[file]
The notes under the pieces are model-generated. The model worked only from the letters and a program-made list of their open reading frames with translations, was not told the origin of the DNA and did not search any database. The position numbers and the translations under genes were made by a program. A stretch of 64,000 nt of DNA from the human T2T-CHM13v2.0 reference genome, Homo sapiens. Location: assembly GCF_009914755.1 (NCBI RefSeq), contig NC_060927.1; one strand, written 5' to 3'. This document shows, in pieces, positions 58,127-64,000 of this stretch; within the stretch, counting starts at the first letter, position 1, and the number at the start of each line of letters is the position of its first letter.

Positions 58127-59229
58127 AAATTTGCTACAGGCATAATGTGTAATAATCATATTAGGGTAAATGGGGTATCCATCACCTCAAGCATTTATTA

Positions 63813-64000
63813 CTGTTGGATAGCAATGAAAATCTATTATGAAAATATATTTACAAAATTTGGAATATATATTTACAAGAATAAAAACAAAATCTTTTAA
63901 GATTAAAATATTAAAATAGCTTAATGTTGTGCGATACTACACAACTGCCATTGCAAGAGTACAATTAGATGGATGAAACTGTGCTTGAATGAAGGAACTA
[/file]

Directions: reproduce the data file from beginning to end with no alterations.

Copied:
The notes under the pieces are model-generated. The model worked only from the letters and a program-made list of their open reading frames with translations, was not told the origin of the DNA and did not search any database. The position numbers and the translations under genes were made by a program. A stretch of 64,000 nt of DNA from the human T2T-CHM13v2.0 reference genome, Homo sapiens. Location: assembly GCF_009914755.1 (NCBI RefSeq), contig NC_060927.1; one strand, written 5' to 3'. This document shows, in pieces, positions 58,127-64,000 of this stretch; within the stretch, counting starts at the first letter, position 1, and the number at the start of each line of letters is the position of its first letter.

Positions 58127-59229
58127 AAATTTGCTACAGGCATAATGTGTAATAATCATATTAGGGTAAATGGGGTATCCATCACCTCAAGCATTTATTA

Positions 63813-64000
63813 CTGTTGGATAGCAATGAAAATCTATTATGAAAATATATTTACAAAATTTGGAATATATATTTACAAGAATAAAAACAAAATCTTTTAA
63901 GATTAAAATATTAAAATAGCTTAATGTTGTGCGATACTACACAACTGCCATTGCAAGAGTACAATTAGATGGATGAAACTGTGCTTGAATGAAGGAACTA